Sunday August 8, 2010
Travel, it has to be said, does not necessarily broaden the mind. Nevertheless, there is something to be said for placing oneself in an entirely alien context, and in running up against the limits of your own cultural conditioning. It’s not for nothing that certain Buddhist texts recommend that the Bodhisattva – the exemplar of Buddhist practice – should leave home and family and should live in a place not of their birth.
If there is one experience of travel that I could identify as being the most useful, it is the experience of being out of one’s depth, of having the usual markers and reference points taken away. This is something that happens on all kinds of levels: geographical (where exactly am I?); social (what is expected of me in this situation?); linguistic (what are these folks telling me?); conceptual (how does this way of thinking work?); ethical (wait a moment, that’s odd, these people are completely OK with x, but find y abhorrent…); and aesthetic (what is going on with the Chinese version of X-Factor?). This loss of reference is not something that is an end-point, something that is worth seeking in itself; but it can be useful as a way of freeing up ways of thinking and seeing the world from their habitual tracks and pathways. In fact, I’m persuaded by Michel Serres’s idea that loss of reference is essential to all learning. You simply cannot, to take a linguistic example, get your head around the Chinese grammatical particles like le (了) and guo (过) without taking leave of the assumptions and the biases of Indo-European, and more specifically English, ways of thinking about grammar. Similarly I don’t think you can make much headway with the likes of Confucius, Mencius, Xunzi, Laozi and Zhuangzi without taking leave of some of the assumptions embedded in the Western philosophical tradition. And if you do become more accomplished than I am at the moment at negotiating these kinds of passages, then I suspect that it is not because of finding a solid place to stand, a kind of grand synthesis that can encompass everything (for example, a larger universal grammatical framework into which both Chinese and English can be slotted, or some kind of universal philosophy), but that is instead because of finding more fluid and fluent and elegant and, perhaps, aesthetic, ways of moving between these various worlds.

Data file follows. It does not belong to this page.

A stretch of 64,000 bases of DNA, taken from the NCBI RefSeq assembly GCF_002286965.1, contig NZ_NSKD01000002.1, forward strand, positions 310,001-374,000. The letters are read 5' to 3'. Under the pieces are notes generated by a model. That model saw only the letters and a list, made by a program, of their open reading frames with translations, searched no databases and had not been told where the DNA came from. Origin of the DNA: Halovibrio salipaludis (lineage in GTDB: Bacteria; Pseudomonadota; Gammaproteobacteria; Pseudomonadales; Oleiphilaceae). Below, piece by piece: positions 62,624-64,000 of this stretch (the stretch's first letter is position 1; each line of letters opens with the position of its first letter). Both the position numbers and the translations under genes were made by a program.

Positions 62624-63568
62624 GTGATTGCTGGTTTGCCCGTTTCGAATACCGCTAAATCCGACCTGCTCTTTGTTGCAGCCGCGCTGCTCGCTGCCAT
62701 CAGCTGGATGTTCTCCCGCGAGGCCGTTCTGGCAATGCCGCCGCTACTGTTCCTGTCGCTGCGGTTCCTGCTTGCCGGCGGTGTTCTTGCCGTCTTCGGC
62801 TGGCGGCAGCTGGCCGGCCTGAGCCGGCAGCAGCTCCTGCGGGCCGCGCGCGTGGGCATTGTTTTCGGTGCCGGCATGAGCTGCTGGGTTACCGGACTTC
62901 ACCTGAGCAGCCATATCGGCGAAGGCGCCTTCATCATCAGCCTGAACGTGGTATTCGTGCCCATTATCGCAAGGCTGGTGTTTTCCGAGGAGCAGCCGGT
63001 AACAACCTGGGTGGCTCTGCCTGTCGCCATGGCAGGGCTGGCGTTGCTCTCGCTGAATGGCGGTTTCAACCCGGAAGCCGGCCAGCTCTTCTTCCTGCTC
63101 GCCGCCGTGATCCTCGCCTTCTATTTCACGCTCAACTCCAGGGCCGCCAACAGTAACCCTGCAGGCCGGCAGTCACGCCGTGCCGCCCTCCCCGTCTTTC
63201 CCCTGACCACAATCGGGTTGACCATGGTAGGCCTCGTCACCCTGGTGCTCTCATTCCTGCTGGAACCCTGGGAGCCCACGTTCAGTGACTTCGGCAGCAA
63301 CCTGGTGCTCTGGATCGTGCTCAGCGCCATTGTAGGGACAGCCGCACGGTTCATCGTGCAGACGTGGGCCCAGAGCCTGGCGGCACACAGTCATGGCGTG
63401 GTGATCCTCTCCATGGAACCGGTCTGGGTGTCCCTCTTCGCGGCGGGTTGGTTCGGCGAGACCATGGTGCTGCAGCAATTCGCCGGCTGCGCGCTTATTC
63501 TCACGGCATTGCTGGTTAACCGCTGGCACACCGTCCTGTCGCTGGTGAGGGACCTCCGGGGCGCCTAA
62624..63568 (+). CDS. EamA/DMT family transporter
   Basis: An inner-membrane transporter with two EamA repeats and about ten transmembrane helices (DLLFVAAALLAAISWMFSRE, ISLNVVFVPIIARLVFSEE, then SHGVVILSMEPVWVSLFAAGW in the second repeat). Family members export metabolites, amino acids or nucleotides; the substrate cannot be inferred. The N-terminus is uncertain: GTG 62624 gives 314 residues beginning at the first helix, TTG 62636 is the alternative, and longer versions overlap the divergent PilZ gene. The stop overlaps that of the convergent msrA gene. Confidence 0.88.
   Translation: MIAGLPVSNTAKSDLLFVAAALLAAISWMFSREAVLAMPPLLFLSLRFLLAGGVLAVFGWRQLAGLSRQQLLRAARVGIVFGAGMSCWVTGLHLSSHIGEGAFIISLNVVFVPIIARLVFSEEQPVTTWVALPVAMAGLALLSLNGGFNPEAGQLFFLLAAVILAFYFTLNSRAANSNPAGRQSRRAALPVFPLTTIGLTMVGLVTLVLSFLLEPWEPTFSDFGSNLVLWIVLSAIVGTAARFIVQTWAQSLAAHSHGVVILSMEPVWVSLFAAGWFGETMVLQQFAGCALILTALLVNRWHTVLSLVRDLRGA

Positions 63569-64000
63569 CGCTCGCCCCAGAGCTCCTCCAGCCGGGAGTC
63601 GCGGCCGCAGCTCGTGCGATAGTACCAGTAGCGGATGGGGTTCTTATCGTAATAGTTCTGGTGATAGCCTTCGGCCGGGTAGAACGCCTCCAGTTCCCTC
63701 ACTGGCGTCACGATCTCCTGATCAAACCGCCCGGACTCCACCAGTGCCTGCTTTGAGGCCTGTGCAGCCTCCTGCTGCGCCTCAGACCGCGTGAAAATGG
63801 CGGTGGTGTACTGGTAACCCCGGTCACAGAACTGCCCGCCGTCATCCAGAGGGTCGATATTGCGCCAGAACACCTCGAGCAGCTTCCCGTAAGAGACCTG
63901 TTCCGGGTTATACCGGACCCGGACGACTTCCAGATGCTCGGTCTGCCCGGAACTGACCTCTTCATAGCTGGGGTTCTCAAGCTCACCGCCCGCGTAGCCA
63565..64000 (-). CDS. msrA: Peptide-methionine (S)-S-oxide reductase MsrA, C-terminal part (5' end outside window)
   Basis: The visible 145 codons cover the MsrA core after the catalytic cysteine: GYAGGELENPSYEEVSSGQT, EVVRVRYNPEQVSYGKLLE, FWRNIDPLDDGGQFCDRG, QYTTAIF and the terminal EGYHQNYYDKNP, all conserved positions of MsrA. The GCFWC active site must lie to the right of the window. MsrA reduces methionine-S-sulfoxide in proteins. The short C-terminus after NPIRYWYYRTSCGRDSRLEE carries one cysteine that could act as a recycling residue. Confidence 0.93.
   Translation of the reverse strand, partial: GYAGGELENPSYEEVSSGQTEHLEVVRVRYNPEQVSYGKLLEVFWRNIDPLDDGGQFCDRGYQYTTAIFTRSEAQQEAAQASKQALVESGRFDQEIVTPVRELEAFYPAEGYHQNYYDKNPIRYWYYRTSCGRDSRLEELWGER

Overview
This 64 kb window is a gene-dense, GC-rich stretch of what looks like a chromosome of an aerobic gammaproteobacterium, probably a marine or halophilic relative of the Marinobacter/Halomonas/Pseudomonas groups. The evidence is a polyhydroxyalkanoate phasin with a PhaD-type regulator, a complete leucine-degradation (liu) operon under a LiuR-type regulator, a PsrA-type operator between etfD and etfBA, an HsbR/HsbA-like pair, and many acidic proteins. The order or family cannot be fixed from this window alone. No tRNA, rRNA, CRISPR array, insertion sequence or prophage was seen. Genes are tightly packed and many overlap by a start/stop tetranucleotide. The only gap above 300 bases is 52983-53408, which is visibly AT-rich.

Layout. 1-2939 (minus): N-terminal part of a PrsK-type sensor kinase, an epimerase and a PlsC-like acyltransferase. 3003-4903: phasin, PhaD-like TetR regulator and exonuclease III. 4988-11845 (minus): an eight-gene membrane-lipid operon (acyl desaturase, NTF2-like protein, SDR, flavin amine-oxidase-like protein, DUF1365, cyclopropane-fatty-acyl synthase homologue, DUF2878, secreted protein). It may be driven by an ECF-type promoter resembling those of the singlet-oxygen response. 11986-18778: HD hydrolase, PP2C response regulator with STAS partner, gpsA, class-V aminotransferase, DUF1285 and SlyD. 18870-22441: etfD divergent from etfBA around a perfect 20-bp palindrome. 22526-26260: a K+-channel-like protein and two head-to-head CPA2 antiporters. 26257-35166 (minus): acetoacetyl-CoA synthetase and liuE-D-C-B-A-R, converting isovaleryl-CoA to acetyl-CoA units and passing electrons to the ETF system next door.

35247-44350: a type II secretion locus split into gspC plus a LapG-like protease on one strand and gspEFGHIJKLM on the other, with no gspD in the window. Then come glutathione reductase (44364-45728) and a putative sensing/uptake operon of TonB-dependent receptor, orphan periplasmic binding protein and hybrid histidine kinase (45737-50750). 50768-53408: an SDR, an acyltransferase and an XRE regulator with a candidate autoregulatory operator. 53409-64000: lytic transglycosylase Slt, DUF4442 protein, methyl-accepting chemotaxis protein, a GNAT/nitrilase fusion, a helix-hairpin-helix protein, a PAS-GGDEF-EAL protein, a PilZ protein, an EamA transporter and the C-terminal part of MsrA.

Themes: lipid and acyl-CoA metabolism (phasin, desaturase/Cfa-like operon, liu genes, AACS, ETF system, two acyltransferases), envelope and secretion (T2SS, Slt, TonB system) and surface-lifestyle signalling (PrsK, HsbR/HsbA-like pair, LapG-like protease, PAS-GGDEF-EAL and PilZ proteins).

But to descend for a moment, if not from the philosophical heights, then at least from the philosophical foothills… I have been in China for around a month now, and I’m here for just under over three more weeks. It already seems a long time, and the more I get the hang of those everyday transactions that they teach you about in language classes – in the post office, in the restaurant, in the railway station, introducing yourself, talking about the differences between life here and life back home – the more I am aware that the task of getting to know a different kind of world is a vast one. As is often the case, the awareness of how much you don’t understand increases in the the measure to which your understanding increases. At the moment the chances for loss of reference, in other words, seem to be only increasing, rather than decreasing. It is particularly social situations that seem the most baffling: what should I do this situation? how should I behave? how should I comport myself? what cues should I be looking for and responding to? Finally, because I have been fortunate enough to be hosted by some very generous people here in China, I’m constantly aware of the question of how I should interact as a guest and a temporary member of the household. Of course, good will gets you a long, long way. But by itself it is not enough.